Please note: The pages forming Part 8 were part of the original Dimensions of Colour site uploaded in 2007 and have not been updated recently. They are left here for the moment because some of the diagrams have been linked to by other sites or reproduced in publications. For much more recent discussions of lightness and chroma please see:

Section 1.3 The Dimensions of Colour: Lightness

Section 1.5 The Dimensions of Colour: Chroma


A colour wheel can represent relative chroma on a radial axis and hue by position around the wheel, but a third dimension is needed if all object colours are to be represented. The simplest way to do this is to add a third axis representing relative lightness at right angles to the colour wheel, creating a simple solid such as a sphere or a symmetrical double cone. A cylinder would also be possible, but would not represent the convergence of object colours as they approach black and white respectively. Examples of a spherical colour space of this type include that of Otto Runge, published in 1810, and the one devised by Johannes Itten (Figure 8.6). An example of symmetrical double cone arranged on this principal is the HLS digital colour model. [In the symmetrical double cone in the colour classifications by Ostwald (Figure 8.7) and the Scandinavian Natural Colour System colours are arranged according to scales of black/white/colour content, and the vertical dimension is not intended to represent lightness].

Figure 8.7 . Colour sphere of Johannes Itten (1961).
Figure 8.8. Symmetrical double cone colour solid by Ostwald (Bond and Nickerson, 1942).

One shortcoming of both the sphere and the symmetrical cone conceptions of hue-lightness-chroma spaces is that, as we have just seen, different hues reach their maximum chroma at different lightness levels. Putting all of the "full" colours on the equator of the solid ensures that the vertical dimension does not represent absolute lightness. Consequently neither the Runge-Itten sphere nor the HLS digital model is a true hue-chroma-lightness space. If the vertical dimension of the solid is to represent absolute lightness, then we need in some way to tilt the plane of "full" colours through space, so that the yellow occupies a high position opposite light grey and the blue occupies a low position opposite dark grey.

This requirement can be satisfied most simply in a skewed double cone, a solution first suggested by Kirschman (1896) (Figure 8.9A). Arthur Pope (1922, 1931) described in detail a similar double cone space, implicit in, though not actually illustrated in, the colour system of Denman Ross (Figure 8.9C). Both of these double cone solids are simple conceptual models in which chroma is normalized, so that they have a simple circular appearance in plan view. Following Ross, the Pope solid uses a hue circle based on the traditional artist's colour wheel, but analogous solids based on hue circles of psychological, additive or pigmentary complementaries could easily be visualized. A simple conceptual model of this sort is valuable for many purposes of practical painting.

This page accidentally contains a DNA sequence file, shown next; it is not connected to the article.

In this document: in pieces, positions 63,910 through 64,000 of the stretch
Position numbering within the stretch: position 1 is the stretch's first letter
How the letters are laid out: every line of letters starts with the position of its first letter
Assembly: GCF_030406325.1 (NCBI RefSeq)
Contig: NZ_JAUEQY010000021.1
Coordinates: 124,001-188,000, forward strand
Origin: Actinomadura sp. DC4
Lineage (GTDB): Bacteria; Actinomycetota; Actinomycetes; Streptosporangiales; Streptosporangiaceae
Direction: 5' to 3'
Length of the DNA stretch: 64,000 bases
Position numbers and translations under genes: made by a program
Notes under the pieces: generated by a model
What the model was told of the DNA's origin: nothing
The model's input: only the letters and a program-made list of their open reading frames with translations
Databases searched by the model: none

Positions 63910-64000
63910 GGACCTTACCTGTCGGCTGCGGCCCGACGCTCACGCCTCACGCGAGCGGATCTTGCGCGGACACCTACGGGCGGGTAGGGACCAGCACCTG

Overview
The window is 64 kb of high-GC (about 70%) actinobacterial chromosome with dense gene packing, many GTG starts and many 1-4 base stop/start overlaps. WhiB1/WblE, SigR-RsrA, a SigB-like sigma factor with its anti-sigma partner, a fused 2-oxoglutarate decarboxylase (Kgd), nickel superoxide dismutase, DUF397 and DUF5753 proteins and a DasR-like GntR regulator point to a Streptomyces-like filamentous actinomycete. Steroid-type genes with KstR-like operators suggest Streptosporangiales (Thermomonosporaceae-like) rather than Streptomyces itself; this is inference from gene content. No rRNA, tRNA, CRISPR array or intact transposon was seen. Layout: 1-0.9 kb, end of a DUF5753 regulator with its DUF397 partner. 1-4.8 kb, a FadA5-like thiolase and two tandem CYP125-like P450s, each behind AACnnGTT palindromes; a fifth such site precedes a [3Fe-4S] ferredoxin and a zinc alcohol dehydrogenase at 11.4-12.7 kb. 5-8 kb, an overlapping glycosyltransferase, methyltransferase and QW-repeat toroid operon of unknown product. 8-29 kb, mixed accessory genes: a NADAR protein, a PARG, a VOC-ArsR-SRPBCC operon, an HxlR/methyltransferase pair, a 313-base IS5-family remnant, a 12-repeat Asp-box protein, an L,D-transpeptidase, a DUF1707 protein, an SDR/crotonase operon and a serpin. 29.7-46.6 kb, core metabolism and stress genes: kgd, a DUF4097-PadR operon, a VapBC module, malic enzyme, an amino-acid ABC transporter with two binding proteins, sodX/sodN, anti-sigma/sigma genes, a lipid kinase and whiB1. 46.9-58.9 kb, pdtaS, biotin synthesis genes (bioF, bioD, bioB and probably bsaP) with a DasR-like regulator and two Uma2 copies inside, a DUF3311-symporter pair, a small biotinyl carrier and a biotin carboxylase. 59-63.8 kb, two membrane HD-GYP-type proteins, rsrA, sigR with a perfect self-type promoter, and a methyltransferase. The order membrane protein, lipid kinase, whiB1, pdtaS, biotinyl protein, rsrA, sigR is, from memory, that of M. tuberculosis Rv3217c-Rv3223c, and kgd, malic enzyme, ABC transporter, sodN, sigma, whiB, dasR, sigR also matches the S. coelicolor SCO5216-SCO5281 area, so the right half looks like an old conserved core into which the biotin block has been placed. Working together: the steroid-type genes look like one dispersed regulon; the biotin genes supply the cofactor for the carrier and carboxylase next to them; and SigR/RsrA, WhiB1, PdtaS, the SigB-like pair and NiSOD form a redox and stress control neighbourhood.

Figure 8.9. Representations of hue-chroma-lightness space by (A) Kirschman (1896) (flipped), (B) Munsell system (Bond and Nickerson, 1942), (C) Pope (1922) and (D) YCbCr spaces, all viewed from similar angles.

The Munsell system uses dimensions of absolute lightness and chroma, and so has an irregular, tree-like appearance, reflecting the fact that the maximum chroma obtainable in object colours varies markedly for different hues.

Figure 8.10. Two views of the Munsell colour space generated using a programme by John Kopplin (

RGB (screen) colours have a distinctive geometry in hue-lightness-chroma space related to the way they are generated. Among full-chroma screen colours, the cyan, magenta and yellow secondaries are all lighter than their adjacent primaries: L = 98 for yellow, 60 for magenta and 91 for cyan, compared to 88 for green, 54 for red and 30 for blue. These differences can be accounted for by the fact that in the secondary colours, pixels of both the adjacent primaries are glowing. Magenta and cyan consequently disturb the steady fall in lightness from yellow to violet-blue on both sides of the hue circle (Figure 8.9D, 8.10).

Figure 8.11 . RGB colours arranged in Lab colour space, using the program RGB Cube by
Philippe Colantoni.
Figure 8.12. Colours of about 100 coloured pigments from a Winsor and Newton colour chart (pdf version).


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Next: Part 9: Brightness and Saturation